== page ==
49. “A man has a property in his opinions and the free communication of them.”

50. “The danger of disturbing the public tranquillity by interesting too strongly the public passions, is a still more serious objection against a frequent reference of constitutional questions to the decision of the whole society.”

51. “Regarding legislative assemblies, the number ought at most to be kept within a certain limit in order to avoid the confusion and intemperance of a multitude. In all very numerous assemblies, of whatever characters composed, passion never fails to wrest the scepter from reason.”

52. “When men exercise their reason coolly and freely, on a variety of distinct questions, they inevitably fall into different opinions on some of them. When they are governed by a common passion, their opinions if they are so to be called, will be the same.”

53. “So strong is this propensity of mankind to fall into mutual animosities; that where no substantial occasion presents itself, the most frivolous and fanciful distinctions have been sufficient to kindle their unfriendly passions and excite their most violent conflicts. But the most common and durable source of factions has been the various and unequal distribution of property.”

54. “Every man who loves peace, every man who loves his country, every man who loves liberty ought to have it ever before his eyes that he may cherish in his heart a due attachment to the union of America and be able to set a due value on the means of preserving it.”

55. “Had every Athenian citizen been a , every Athenian assembly would still have been a mob.”

56. “In civilized communities, property as well as personal rights are the essential object of the laws, which industry by securing the enjoyment of its fruits—that industry from which property results, and that enjoyment which consists not merely in its immediate use, but in its posthumous destination to objects of choice and of kindred affection. In a just and free government, therefore, the rights both of property and of persons ought to be effectively guarded.”

57. “Foreigners have been encouraged to settle among you.”

58. “Better also to disarm in the same way, the precedent of chaplainships for the and navy, than erect them into a political authority in matters of religion.”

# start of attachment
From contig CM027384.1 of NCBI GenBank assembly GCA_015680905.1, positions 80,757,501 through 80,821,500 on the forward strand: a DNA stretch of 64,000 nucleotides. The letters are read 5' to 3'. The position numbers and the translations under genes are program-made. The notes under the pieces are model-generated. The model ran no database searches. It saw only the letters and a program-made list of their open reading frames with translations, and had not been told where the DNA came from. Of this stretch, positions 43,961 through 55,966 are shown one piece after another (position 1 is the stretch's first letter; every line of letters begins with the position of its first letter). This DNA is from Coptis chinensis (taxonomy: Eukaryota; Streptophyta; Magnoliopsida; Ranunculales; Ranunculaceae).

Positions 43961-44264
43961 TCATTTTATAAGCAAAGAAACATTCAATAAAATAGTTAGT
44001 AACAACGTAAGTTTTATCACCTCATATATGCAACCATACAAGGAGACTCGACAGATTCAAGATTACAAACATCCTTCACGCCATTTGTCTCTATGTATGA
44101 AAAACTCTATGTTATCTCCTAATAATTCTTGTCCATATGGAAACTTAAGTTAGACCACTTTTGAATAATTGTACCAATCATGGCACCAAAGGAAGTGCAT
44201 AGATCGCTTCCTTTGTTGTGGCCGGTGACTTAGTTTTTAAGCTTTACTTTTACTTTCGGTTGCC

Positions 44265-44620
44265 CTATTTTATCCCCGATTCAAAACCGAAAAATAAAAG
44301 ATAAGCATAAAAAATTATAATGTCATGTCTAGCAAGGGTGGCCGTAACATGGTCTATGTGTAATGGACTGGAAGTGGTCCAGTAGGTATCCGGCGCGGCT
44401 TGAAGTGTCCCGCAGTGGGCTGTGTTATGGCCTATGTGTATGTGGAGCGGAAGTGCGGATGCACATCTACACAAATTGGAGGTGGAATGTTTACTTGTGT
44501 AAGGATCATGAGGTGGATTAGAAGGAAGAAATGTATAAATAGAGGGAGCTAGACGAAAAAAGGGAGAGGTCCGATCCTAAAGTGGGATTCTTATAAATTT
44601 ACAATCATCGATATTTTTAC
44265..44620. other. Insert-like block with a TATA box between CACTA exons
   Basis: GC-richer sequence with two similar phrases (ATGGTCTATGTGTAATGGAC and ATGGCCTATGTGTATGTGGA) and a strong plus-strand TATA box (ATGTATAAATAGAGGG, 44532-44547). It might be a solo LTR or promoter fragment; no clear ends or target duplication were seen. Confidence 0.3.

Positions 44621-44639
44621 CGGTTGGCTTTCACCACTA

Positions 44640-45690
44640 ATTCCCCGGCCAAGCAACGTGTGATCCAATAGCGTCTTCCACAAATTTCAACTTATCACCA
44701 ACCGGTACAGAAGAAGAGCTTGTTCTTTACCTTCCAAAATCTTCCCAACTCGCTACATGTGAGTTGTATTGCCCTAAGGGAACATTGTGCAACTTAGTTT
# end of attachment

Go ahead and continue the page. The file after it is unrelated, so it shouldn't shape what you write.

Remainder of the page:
59. “It is proper to take alarm at the first experiment on our liberties. The freemen of America did not wait till usurped power had strengthened itself by exercise, and entangled the question in precedents.”

60. “Such indeed is the tendency to such a coalition, and such its corrupting influence on both parties, that the danger cannot be too carefully guarded against.”

61. “If we are to be one nation in any respect, it clearly ought to be in respect to other nations.”

62. “The senate ought to be so constituted as to protect the minority of the opulent against the majority.”

63. “A common passion or interest will, in almost every case, be felt by a majority of the whole.”

64. “To promote the progress of science and useful arts, by securing for limited times to authors and inventors, the exclusive right to their respective writings and discoveries.”

65. “The circulation of confidence is better than the circulation of money.”

66. “In the compound republic of America, the power surrendered by the people is first divided between two distinct governments, and then the portion allotted to each subdivided among distinct and separate governments. Hence, a double security arises to the rights of the people. The different governments will control each other, at the same time, that each will be controlled by itself.”

67. “A well-instructed person alone can permanently free people.”

68. “The Presidency alone unites the conjectures of the public.”

69. “It was by the sober sense of our citizens that we were safely and steadily conducted from monarchy to republicanism, and it is by the same agency alone we can be kept from falling back.”